Once I had the measurements I started thinking about what to make the tank from. Had original thought of making it from metal but once I had the dimensions and did the math that would be a lot of metal. Someone had recently posted in a forum about constructing a tank by cutting out styrofoam blocks in the shape of a tank then fiberglassing over the styrofoam to make the tank. After enough fiberglassing was done to build up the tank, dissolve the styrofoam from inside. Thought that might be a possibility so got on the Internet and started reading about making your own fiberglass tanks and found another way. Make the tank from plywood then epoxy the plywood to make it water proof. Decided I'd give that a go.

Still had plenty of scrap plywood laying around. Used 3/4" for the bottom and the ends since they might have to deal with rock hits. For the long sides I re-used more of the left over floor panels. By the way, this time I was able to get the biscuit cutter without injuring myself.


Here the plywood tank is partially built. I'm checking the fit before gluing on the one side.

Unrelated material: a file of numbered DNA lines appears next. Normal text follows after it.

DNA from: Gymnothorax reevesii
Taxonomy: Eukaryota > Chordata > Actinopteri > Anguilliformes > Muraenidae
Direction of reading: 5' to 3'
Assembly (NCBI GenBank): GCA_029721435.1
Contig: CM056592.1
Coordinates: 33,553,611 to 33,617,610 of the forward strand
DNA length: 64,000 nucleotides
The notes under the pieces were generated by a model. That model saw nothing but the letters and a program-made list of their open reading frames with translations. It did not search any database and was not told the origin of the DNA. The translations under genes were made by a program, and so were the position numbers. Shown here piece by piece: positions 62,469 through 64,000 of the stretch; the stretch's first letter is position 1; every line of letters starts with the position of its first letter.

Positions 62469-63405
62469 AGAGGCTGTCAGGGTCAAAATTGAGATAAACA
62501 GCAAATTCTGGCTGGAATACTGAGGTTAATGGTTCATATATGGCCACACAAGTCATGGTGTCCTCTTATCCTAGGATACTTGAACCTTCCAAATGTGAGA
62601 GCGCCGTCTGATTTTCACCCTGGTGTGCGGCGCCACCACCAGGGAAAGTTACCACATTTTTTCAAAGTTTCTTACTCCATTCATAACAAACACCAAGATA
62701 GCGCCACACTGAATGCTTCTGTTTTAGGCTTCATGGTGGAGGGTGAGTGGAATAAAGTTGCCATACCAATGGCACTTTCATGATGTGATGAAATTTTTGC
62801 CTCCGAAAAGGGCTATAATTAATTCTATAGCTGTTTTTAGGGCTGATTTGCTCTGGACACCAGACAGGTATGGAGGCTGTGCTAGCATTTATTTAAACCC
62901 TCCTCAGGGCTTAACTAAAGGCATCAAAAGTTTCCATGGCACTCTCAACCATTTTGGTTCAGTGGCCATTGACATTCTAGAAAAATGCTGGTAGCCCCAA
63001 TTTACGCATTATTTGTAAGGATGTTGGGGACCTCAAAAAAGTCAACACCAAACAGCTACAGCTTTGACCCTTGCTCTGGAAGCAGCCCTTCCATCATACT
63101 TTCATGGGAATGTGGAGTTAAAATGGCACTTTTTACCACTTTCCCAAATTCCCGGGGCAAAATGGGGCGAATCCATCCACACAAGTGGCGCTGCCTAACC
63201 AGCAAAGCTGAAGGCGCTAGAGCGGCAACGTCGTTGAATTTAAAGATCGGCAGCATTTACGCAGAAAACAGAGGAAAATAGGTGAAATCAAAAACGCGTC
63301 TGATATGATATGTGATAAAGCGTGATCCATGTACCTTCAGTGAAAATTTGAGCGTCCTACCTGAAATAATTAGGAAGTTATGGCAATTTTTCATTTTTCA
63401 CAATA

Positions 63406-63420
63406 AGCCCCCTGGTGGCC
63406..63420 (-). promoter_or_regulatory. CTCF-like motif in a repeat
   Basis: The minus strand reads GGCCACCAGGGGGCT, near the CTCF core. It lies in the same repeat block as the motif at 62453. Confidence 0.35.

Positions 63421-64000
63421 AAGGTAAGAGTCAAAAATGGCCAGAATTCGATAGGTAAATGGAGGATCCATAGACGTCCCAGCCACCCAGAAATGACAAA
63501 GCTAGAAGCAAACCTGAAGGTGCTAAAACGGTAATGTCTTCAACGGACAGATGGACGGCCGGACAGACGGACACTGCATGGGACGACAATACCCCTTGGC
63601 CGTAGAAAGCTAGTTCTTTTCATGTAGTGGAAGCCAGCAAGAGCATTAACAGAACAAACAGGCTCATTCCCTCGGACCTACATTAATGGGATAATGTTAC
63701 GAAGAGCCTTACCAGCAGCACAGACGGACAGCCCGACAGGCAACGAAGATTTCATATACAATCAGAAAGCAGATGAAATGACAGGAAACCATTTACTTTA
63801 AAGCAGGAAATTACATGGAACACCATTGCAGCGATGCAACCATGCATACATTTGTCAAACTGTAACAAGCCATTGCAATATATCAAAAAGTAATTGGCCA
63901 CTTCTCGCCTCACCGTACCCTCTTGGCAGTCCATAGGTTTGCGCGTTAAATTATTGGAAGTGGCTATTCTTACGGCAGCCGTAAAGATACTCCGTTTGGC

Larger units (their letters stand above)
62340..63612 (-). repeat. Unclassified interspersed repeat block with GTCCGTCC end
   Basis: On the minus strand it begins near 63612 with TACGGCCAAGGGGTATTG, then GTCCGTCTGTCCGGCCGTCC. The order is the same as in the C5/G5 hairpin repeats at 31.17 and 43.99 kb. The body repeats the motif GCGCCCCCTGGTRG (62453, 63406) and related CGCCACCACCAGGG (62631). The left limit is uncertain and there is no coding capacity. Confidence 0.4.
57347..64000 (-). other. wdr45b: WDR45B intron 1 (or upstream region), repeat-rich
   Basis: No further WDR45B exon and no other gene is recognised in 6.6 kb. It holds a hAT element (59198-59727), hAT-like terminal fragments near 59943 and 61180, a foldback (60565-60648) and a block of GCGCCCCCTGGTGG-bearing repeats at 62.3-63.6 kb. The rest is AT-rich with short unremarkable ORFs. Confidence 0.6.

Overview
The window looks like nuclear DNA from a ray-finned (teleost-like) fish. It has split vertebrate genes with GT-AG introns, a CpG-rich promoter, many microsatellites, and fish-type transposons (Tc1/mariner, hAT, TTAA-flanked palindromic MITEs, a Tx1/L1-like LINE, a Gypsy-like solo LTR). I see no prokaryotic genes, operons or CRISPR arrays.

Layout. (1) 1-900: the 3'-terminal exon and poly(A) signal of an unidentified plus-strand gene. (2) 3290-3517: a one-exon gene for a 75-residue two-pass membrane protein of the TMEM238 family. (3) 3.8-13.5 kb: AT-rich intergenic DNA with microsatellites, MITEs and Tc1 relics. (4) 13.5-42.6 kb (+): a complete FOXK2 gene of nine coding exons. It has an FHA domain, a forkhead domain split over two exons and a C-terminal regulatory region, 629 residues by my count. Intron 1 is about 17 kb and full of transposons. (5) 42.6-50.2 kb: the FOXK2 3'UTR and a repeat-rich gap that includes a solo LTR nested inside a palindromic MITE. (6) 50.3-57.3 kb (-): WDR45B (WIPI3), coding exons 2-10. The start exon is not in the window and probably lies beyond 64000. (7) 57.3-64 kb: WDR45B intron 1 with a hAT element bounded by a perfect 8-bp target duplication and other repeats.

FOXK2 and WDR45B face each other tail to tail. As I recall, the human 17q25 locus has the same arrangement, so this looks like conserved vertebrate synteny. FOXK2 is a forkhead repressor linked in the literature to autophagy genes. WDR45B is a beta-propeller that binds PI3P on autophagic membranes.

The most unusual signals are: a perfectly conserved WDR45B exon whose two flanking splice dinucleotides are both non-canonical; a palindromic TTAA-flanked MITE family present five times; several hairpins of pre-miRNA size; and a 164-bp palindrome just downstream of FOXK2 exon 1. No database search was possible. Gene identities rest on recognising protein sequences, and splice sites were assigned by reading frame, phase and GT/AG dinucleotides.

There were two bolts that extended from a muffler hanger through the frame beam. I cut off the extended threaded part to make room for the tank.


Made a couple changes for fit.


Here is the completed tank. The topmost plywood piece is not attached.




For epoxy using US Composites 635 Thin Epoxy Resin System. This is all new to me so before starting read the epoxy guides at West Systems.


It's a two part system that is mixed in a 3:1 ratio. I didn't want to mess with graduated containers so I invested in a electronic scale from Harbor Freight. I checked with US Composites and they wrote that ratio by weight is still 3:1.


Covering the outside of the tank with a layer of fiberglass.


Folded the cloth and trimmed to fit then stapled in place. This gave me mixed results which I'll cover later.


To position the box upside down I added a couple of 2x4 pieces to the battery frame cover I'd made before.




continued -
__________________
Open the pod bay doors Hal.